Select Committee on Science and Technology Minutes of Evidence

Examination of Witnesses (Questions 540- 559)



  Q540  Adam Afriyie: Does that affect our relationship with ESA? When we walk into a room at ESA, do people say, "They are only paying half their share"? Is that relevant or does it enhance our standing? Do other members want to listen more carefully to what we might be investing in?

  Mr Dordain: It does not hurt a lot because the most interesting part of ESA is the flexibility. There is not one programme; there are 57 different projects, all on an optional basis meaning that where you are not contributing you have no voice and you have to be silent. Where you are contributing you have a voice. That flexibility is a fantastic asset for ESA because we do not need the support of all Member States to do something.

  Q541  Adam Afriyie: Why should the UK continue to invest in ESA? Why do we not just have our own unilateral or bilateral programmes? You now have an opportunity to sell ESA. Why should we not go it alone? Why should we not join with other states rather than remaining a member of ESA?

  Mr Dordain: Other states of Europe?

  Q542  Chairman: Why not the United States or India or China or Russia or Brazil?

  Mr Dordain: You can certainly do that. Nothing prevents you.

  Q543  Chairman: What do we gain?

  Mr Dordain: What you gain is that you are a member of a very flexible network. You could certainly make the best compromise between the common interest of the club and your national interest. The flexibility of ESA is a fantastic asset because in this type of organisation we can make the best compromise between the common and the national interest. Since we are using national money, we have to keep the national interest. You can also get the common interest.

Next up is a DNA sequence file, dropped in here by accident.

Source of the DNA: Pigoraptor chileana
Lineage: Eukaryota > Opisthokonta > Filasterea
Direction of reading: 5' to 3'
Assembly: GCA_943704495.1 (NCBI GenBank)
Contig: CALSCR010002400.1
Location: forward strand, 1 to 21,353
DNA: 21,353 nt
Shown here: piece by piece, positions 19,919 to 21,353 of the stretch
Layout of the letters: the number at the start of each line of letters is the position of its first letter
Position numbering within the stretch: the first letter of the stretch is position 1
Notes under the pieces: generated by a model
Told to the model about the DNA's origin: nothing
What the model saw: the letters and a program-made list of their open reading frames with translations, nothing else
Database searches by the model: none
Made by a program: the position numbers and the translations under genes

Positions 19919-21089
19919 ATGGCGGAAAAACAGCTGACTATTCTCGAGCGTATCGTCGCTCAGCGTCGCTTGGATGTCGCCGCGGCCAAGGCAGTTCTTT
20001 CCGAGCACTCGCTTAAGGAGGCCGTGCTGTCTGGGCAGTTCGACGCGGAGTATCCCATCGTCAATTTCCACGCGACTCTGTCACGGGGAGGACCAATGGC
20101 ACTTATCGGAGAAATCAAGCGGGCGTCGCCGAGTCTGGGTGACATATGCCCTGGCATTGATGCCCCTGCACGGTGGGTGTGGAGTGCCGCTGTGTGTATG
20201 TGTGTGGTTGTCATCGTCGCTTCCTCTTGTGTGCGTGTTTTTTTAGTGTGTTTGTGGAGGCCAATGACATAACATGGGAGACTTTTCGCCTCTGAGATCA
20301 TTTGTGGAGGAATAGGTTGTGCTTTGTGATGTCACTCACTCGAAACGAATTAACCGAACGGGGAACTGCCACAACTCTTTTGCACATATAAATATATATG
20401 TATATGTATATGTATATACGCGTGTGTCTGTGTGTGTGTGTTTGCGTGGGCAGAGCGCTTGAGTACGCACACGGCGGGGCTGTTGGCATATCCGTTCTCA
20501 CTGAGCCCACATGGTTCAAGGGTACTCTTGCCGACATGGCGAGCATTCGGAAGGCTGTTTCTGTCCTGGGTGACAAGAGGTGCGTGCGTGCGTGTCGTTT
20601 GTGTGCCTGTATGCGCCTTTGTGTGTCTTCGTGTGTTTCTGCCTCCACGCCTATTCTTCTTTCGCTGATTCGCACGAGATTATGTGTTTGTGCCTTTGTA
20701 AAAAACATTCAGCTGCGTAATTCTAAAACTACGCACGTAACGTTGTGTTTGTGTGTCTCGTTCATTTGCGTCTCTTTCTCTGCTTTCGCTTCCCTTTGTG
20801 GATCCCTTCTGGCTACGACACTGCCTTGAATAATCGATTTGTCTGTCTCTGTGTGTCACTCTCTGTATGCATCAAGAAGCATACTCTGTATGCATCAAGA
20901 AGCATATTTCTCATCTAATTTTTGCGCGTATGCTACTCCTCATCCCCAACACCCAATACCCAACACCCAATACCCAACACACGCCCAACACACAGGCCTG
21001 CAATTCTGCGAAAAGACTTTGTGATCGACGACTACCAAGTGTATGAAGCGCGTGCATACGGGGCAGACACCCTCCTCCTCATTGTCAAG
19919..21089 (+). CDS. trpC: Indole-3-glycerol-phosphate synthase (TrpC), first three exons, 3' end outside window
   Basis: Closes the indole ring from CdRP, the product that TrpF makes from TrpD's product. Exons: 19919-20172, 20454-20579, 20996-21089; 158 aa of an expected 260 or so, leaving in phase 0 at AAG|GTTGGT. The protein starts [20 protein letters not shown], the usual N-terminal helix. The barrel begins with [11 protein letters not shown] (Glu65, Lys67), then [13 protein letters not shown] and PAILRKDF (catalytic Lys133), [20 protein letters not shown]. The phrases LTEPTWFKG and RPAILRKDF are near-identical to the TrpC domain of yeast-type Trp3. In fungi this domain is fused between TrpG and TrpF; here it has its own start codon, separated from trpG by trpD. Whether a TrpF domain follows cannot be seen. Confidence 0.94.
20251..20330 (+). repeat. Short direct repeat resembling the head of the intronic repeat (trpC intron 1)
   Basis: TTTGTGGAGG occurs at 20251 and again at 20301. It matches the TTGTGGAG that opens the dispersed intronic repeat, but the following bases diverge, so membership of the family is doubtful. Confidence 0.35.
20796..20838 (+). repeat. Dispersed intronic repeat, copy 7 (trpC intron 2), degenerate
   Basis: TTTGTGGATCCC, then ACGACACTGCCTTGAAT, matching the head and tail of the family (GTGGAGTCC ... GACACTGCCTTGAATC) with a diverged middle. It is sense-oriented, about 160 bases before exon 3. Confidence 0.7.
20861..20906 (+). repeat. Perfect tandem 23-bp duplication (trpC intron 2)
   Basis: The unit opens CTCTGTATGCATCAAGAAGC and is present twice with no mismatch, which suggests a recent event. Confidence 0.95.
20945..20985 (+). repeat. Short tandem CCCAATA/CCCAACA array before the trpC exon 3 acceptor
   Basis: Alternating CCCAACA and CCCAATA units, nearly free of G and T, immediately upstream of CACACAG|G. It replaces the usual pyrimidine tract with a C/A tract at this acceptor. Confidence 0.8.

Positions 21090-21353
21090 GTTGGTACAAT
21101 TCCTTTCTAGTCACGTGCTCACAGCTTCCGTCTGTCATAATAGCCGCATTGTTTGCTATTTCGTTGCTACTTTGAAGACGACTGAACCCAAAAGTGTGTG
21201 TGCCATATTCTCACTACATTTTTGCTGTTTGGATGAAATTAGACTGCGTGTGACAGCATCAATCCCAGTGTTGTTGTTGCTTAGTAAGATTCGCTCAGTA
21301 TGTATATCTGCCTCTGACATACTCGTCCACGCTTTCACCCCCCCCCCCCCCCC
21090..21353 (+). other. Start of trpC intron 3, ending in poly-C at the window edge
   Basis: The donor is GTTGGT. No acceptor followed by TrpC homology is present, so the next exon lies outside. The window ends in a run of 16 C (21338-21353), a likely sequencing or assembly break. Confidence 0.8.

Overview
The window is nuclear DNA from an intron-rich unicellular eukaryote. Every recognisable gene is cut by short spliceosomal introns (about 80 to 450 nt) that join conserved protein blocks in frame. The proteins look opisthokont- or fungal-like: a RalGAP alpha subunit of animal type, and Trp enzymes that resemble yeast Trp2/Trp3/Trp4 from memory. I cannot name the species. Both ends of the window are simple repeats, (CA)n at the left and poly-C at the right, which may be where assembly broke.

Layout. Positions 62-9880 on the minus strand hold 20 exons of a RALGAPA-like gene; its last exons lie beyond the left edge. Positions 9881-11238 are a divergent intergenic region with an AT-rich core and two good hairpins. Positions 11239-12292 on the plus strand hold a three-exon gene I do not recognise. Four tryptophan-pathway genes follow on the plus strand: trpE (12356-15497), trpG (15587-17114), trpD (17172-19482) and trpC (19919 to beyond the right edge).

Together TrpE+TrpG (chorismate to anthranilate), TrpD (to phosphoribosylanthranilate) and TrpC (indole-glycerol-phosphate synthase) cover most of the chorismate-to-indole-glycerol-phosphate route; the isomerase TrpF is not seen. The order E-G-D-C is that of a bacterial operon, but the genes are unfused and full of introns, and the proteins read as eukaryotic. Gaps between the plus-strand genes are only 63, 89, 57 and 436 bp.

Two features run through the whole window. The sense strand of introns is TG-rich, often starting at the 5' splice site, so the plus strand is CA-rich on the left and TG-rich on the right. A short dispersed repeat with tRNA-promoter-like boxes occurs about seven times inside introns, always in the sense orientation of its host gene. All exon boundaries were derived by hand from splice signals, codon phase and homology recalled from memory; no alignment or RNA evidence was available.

Professor Southwood: I am not disagreeing with what my director general said but there is a little bit of patriotism inside me which says that you should be very careful about regarding space as just something you take off the shelf. It is a strategic issue. The UK's economic future is aligned with Europe. That is the change of the last 50 years. Surely we could go with the United States but we would be the junior partner. In Europe it is clear you are not a junior partner. You are one of the more senior partners. You should not regard space as just a commodity that you buy. It is something with potentially strategic importance, particularly in the environment, in navigation and the applications that feed through from the kinds of things we do in the agency. If you will forgive me switching for a minute from being European to being British, there is a very strong reason that you should put a lot of value on the European connection. It is a strategic interest for the country and I do not think we are going to align clearly with China or India in terms of our global interests. It is not that we are going to go to war with them or anything but our interests do not align.